According to deterrence theory, the awareness of a punishment can prevent people from engaging in the behavior. This can be accomplished either by punishing someone immediately after the undesirable behavior, so they are reluctant to do it again, or by educating people about the punishment preemptively, so they are inclined not to engage in the behavior at all.
In a management context, punishment tools can include demotions, salary cuts, and terminations. The manager may want to emphasize sales to partners of a certain size i. To this end, the manager may reward team members who gain clients of 5, or more employees with a commission of 5 percent of the overall sales volume for each such partner. This reward reinforces the behavior of closing big contracts, strongly motivating team members to work toward that goal, and likely increases the total number of big contracts closed.
Negative punishment entails the removal or withholding of something in order to condition a response. For example, Nicole, an employee in the IT department prefers to work unconventional hours, from a. However, her performance has been suffering lately. A negative punishment would be to revoke her right to keep the preferred schedule until performance improves. In business organizations, punishment and deterrence theory play a vital role in shaping the work culture to be in line with operational expectations and to avoid conflicts and negative outcomes both internally and externally.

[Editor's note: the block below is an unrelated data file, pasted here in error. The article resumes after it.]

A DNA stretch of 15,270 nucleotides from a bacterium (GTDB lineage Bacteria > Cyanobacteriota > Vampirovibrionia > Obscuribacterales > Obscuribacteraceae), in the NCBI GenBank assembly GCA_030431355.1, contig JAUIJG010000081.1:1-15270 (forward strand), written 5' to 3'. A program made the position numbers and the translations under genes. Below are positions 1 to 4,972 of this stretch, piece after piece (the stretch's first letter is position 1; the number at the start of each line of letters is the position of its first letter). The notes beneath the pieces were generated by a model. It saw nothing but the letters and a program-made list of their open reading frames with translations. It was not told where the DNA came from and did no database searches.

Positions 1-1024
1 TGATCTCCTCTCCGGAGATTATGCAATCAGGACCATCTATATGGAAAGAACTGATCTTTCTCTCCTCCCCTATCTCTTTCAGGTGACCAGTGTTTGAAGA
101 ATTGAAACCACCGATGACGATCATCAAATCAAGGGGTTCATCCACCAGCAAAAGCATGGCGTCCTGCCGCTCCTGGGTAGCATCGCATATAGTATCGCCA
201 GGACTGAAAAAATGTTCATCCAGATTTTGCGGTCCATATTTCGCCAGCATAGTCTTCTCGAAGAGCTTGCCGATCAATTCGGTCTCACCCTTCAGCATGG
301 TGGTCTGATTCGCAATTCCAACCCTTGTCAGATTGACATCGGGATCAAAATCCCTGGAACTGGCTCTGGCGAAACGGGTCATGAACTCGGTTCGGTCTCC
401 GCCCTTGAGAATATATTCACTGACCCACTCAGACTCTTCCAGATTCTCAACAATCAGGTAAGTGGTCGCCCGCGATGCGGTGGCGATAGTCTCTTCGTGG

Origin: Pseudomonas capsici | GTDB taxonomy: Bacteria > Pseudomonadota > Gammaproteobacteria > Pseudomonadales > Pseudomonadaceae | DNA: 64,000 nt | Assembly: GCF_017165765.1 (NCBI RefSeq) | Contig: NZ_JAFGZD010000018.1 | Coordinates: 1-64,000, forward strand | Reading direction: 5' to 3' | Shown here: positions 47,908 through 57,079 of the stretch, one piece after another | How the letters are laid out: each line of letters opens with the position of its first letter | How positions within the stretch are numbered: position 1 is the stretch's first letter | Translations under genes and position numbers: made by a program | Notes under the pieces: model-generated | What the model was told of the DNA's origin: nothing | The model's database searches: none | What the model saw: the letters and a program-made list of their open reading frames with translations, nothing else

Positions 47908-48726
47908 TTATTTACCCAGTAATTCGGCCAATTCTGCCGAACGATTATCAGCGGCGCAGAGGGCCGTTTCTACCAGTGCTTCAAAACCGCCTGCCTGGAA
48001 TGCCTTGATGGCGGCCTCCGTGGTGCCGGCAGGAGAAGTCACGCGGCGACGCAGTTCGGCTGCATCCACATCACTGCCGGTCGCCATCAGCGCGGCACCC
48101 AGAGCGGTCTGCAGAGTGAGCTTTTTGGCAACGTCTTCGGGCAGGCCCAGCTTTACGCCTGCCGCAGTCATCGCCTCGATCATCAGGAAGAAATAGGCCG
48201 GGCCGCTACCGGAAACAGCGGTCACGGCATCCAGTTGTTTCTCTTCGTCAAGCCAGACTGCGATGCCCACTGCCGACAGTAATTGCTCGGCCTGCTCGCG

If employees know exactly what they are not supposed to do, and they understand the possible repercussions of violating those expectations, they will generally try to avoid crossing the line.
Prevention is a much cheaper and easier approach than waiting for something bad to happen, so preemptive education regarding rules—and the penalties for violations—is common practice, especially in the area of business ethics. Improve this page Learn More. Skip to main content. Module Motivating Employees. Search for:. Reinforcement Theory Learning Outcomes Explain how reinforcement theory can be used as a management tool. Practice Question. Did you have an idea for improving this content?